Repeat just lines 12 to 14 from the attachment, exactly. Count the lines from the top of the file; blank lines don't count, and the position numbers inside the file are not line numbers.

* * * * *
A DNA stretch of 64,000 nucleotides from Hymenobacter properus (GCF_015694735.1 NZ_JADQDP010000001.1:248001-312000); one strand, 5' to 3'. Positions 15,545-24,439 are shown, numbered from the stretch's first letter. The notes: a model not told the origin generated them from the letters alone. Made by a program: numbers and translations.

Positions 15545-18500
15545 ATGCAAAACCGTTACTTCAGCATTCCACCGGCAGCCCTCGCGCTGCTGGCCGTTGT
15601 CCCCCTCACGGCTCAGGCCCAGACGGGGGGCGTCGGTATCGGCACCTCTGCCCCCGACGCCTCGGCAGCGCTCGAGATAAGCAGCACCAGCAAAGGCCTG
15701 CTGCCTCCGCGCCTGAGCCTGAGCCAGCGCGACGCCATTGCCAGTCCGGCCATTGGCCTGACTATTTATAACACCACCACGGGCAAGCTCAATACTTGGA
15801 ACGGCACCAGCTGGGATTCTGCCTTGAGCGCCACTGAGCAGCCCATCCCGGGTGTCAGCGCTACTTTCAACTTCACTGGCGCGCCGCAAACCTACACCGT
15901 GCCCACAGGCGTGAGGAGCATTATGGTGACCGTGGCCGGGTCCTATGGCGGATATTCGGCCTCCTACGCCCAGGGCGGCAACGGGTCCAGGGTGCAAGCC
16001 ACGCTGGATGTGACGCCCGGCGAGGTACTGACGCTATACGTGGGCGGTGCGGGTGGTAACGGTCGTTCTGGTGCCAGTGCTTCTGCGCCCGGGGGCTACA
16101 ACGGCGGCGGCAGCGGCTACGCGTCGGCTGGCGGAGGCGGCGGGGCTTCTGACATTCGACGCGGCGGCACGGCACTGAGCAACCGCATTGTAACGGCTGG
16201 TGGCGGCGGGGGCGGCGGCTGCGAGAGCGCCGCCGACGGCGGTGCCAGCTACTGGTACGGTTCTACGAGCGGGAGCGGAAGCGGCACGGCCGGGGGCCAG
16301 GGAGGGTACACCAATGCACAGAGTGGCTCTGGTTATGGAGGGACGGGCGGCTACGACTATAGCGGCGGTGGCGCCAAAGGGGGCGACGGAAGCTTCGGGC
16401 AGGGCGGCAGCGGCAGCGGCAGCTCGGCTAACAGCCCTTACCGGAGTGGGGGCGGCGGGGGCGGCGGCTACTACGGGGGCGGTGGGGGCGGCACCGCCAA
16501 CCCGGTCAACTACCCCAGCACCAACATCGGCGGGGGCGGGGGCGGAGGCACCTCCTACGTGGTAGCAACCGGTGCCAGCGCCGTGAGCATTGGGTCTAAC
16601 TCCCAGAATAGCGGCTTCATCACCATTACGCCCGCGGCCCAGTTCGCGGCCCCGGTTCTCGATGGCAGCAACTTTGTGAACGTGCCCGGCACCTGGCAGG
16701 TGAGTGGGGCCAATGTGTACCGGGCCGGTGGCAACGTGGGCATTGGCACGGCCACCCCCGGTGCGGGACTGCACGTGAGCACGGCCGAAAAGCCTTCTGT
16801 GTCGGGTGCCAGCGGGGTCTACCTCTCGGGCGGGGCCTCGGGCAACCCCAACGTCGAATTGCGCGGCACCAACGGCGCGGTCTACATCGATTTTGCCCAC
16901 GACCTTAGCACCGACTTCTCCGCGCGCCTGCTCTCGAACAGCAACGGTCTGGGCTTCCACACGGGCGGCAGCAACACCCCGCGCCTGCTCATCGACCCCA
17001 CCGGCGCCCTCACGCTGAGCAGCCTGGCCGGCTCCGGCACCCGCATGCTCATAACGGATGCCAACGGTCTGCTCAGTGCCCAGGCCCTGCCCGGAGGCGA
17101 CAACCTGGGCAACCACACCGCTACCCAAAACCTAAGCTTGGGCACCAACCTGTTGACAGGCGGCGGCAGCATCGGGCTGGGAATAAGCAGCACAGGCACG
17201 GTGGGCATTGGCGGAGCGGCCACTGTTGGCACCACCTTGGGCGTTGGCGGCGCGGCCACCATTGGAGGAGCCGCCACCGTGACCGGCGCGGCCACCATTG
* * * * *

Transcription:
16401 AGGGCGGCAGCGGCAGCGGCAGCTCGGCTAACAGCCCTTACCGGAGTGGGGGCGGCGGGGGCGGCGGCTACTACGGGGGCGGTGGGGGCGGCACCGCCAA
16501 CCCGGTCAACTACCCCAGCACCAACATCGGCGGGGGCGGGGGCGGAGGCACCTCCTACGTGGTAGCAACCGGTGCCAGCGCCGTGAGCATTGGGTCTAAC
16601 TCCCAGAATAGCGGCTTCATCACCATTACGCCCGCGGCCCAGTTCGCGGCCCCGGTTCTCGATGGCAGCAACTTTGTGAACGTGCCCGGCACCTGGCAGG